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Sours v. Colvin

United States District Court, D. Oregon

September 25, 2014

BRANDON C. SOURS, Plaintiff,
v.
CAROLYN W. COLVIN, Acting Commissioner of Social Security, Defendant.

John E. Haapala, Jr., LAW OFFICE OF JOHN E. HAAPALA, JR., 401 E. 10th Avenue, Suite 240, Eugene, OR 97401. Of Attorneys for Plaintiff.

S. Amanda Marshall, United States Attorney, and Ronald K. Silver, Assistant United States Attorney, UNITED STATES ATTORNEY'S OFFICE, District of Oregon, 1000 S.W. Third Avenue, Suite 600, Portland, OR 97201-2902; Carol A. Hoch, Special Assistant United States Attorney, OFFICE OF THE GENERAL COUNSEL, Social Security Administration, 701 Fifth Avenue, Suite 2900 M/S 221A, Seattle, WA 98104-7075. Of Attorneys for Defendant.

OPINION AND ORDER

MICHAEL H. SIMON, District Judge.

Brandon C. Sours ("Plaintiff") seeks judicial review of the final decision of the Commissioner of the Social Security Administration ("Commissioner") denying his application for Disability Insurance Benefits ("DIB") under Title II of the Social Security Act. Because the Commissioner's decision was based on the proper legal standards and supported by substantial evidence, the decision is AFFIRMED.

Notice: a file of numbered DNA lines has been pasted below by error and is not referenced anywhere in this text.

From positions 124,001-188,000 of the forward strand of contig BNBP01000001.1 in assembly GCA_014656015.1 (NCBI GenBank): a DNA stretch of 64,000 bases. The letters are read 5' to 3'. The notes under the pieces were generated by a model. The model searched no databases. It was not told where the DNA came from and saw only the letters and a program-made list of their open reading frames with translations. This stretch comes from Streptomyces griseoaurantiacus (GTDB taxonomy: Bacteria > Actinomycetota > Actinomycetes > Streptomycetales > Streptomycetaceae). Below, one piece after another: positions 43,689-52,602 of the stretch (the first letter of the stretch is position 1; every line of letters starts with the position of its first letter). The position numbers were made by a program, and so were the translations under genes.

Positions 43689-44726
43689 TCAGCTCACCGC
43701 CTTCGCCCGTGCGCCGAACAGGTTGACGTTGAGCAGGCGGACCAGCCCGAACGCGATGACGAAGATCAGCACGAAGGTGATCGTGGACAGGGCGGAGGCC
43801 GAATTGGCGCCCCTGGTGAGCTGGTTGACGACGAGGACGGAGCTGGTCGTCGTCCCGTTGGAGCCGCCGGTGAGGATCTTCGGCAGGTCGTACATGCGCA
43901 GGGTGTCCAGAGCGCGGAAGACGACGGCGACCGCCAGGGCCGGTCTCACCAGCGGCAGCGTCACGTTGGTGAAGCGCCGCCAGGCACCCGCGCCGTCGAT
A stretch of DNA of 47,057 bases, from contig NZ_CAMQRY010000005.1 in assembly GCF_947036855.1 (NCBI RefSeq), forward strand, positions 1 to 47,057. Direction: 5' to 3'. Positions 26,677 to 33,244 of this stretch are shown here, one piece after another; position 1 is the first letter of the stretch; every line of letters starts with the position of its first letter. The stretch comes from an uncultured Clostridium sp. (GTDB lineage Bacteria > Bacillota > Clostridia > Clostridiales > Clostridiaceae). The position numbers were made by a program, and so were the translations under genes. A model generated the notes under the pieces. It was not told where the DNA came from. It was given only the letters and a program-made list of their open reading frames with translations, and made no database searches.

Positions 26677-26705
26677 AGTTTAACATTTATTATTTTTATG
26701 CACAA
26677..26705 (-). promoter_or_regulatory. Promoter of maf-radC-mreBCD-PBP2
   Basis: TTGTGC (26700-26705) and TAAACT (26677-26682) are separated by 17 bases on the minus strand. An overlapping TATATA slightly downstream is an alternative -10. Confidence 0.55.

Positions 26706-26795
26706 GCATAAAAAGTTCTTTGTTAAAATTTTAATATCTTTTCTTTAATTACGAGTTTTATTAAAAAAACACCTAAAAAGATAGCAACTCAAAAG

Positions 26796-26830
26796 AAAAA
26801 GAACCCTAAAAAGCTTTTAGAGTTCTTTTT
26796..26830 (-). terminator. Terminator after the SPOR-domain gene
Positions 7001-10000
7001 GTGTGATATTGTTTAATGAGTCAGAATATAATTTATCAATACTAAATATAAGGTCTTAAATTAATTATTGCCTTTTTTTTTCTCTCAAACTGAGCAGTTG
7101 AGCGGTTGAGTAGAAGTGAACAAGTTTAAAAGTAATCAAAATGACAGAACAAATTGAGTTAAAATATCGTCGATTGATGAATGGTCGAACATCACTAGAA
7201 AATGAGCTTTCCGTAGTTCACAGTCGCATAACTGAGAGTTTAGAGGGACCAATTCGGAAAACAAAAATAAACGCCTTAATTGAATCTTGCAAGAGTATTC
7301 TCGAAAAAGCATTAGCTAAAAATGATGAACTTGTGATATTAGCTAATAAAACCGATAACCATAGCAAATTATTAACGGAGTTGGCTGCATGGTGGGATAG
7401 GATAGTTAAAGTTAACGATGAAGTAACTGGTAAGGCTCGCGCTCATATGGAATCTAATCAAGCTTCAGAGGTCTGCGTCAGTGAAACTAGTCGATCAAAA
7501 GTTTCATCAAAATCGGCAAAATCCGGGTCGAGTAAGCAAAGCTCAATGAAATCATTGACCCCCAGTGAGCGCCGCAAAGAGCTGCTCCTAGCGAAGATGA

STANDARD OF REVIEW

The district court must affirm the Commissioner's decision if it is based on the proper legal standards and the findings are supported by substantial evidence. 42 U.S.C. § 405(g); see also Hammock v. Bowen, 879 F.2d 498, 501 (9th Cir. 1989). "Substantial evidence" means "more than a mere scintilla but less than a preponderance." Bray v. Comm'r Soc. Sec. Admin., 554 F.3d 1219, 1222 (9th Cir. 2009) (quoting Andrews v. Shalala, 53 F.3d 1035, 1039 (9th Cir. 1995)). It means "such relevant evidence as a reasonable mind might accept as adequate to support a conclusion." Id. (quoting Andrews, 53 F.3d at 1039).

Where the evidence is susceptible to more than one rational interpretation, the Commissioner's conclusion must be upheld. Burch v. Barnhart, 400 F.3d 676, 679 (9th Cir. 2005). Variable interpretations of the evidence are insignificant if the Commissioner's interpretation is a rational reading of the record, and this Court may not substitute its judgment for that of the Commissioner. See Batson v. Comm'r of the Soc. Sec. Admin., 359 F.3d 1190, 1193 (9th Cir. 2004). "[A] reviewing court must consider the entire record as a whole and may not affirm simply by isolating a specific quantum of supporting evidence." Orn v. Astrue, 495 F.3d 625, 630 (9th Cir. 2007) (quoting Robbins v. Soc. Sec. Admin., 466 F.3d 880, 882 (9th Cir. 2006) (quotation marks omitted)). A reviewing court, however, may not affirm the Commissioner on a ground upon which the Commissioner did not rely. Id .; see also Bray, 554 F.3d at 1226.